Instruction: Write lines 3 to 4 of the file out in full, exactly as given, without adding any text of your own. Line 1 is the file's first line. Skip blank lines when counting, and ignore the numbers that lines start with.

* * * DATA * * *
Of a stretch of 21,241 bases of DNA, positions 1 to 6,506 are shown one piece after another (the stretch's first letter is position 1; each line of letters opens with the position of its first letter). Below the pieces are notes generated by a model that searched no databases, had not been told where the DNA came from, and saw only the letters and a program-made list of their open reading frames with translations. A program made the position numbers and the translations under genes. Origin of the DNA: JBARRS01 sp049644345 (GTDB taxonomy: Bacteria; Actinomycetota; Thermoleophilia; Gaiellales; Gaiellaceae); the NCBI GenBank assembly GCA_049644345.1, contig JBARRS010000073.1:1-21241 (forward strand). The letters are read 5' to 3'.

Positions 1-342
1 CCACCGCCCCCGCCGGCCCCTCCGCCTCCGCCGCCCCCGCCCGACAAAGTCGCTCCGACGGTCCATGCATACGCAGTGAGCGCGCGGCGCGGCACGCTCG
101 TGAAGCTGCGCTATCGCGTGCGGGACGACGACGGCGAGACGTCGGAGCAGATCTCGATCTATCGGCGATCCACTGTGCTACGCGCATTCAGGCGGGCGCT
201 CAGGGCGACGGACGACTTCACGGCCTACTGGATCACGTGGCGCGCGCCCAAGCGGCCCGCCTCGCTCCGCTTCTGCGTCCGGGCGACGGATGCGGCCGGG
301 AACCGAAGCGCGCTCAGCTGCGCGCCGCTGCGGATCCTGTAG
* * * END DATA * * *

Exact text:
1 CCACCGCCCCCGCCGGCCCCTCCGCCTCCGCCGCCCCCGCCCGACAAAGTCGCTCCGACGGTCCATGCATACGCAGTGAGCGCGCGGCGCGGCACGCTCG
101 TGAAGCTGCGCTATCGCGTGCGGGACGACGACGGCGAGACGTCGGAGCAGATCTCGATCTATCGGCGATCCACTGTGCTACGCGCATTCAGGCGGGCGCT